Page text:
When you get going as a freelancer, you’ll eventually hit a lull. Or two. Or seven. When work dries up, a natural reaction is to hunting for more, leaving your traditional venues behind and trying to get as much coverage for yourself as possible.
When this happened to me during 2017, I took a suggestion to sign up for Fiverr. I submitted some of my work in hopes of joining their Pro program and filled out my profile and portfolio on their site. About a week later, my work picked up and I largely forgot about Fiverr until this past spring when I received a notification that I had qualified for their Pro program.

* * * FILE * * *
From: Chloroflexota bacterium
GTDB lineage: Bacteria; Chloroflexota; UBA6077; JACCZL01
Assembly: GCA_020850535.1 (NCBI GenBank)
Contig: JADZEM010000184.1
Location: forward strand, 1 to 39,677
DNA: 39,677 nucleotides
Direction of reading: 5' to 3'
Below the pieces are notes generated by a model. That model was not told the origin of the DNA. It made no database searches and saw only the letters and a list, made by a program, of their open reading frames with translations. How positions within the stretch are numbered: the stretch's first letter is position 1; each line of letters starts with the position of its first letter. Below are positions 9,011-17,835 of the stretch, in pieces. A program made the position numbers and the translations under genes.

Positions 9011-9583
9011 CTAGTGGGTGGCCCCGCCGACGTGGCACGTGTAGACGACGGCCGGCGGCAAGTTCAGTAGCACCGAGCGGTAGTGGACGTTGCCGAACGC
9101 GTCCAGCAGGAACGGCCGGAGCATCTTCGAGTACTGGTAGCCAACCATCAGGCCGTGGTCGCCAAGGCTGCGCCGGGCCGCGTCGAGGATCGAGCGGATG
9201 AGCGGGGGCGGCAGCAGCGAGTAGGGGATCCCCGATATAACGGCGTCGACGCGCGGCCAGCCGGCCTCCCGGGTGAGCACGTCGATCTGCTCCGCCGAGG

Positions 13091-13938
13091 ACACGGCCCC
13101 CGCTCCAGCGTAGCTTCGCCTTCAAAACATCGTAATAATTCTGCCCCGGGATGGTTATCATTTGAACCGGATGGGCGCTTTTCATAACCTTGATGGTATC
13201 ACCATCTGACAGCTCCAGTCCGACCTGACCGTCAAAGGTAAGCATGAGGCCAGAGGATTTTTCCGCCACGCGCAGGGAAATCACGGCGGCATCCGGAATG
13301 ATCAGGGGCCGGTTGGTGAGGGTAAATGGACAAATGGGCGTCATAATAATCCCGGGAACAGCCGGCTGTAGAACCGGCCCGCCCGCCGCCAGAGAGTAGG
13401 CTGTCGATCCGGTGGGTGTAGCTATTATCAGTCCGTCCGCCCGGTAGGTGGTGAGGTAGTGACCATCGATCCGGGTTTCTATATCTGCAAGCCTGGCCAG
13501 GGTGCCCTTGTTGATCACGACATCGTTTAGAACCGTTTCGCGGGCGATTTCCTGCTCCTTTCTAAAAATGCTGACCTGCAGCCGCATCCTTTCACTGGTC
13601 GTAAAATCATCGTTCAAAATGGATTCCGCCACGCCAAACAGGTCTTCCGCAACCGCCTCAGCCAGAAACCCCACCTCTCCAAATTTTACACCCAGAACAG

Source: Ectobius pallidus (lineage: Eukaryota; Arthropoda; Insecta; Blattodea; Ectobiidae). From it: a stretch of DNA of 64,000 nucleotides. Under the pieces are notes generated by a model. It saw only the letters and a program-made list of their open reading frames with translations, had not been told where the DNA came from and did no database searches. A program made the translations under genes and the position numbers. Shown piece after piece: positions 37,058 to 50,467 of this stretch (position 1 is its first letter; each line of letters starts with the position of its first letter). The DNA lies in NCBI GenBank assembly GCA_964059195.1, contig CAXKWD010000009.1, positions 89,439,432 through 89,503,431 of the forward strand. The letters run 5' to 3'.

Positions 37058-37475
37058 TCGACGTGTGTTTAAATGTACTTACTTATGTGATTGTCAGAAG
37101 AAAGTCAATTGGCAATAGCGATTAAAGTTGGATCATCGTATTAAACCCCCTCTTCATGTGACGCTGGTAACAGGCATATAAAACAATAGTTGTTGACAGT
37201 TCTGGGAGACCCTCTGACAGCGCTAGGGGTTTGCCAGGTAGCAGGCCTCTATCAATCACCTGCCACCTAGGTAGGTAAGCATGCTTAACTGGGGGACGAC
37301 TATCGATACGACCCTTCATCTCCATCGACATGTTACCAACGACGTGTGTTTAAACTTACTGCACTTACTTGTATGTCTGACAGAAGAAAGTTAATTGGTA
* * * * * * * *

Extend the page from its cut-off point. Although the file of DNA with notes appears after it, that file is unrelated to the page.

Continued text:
Upwork has been great to me and I’ve got many clients who have transitioned off there into a Paypal-based relationship with me. Still, we like to cover all our bases and I got on Fiverr to see what I could do. The learning curve was really steep for me. Preparing gigs and selling myself seemed inherently backwards after all my time spent scouring Upwork for jobs, crafting cover letters and getting myself a really strong rating and following.
I won’t lie, it took me more than 2 months before I finally got my Fiverr profile and gigs approved by a very helpful CSR, then another 3 weeks passed without anyone even sending me a message (other than spam) on the sight.
Finally, a breakthrough, a chance to interview an Israeli author and write a story about him. The process went smoothly over 48 hours and they loved the piece, which is what matters most.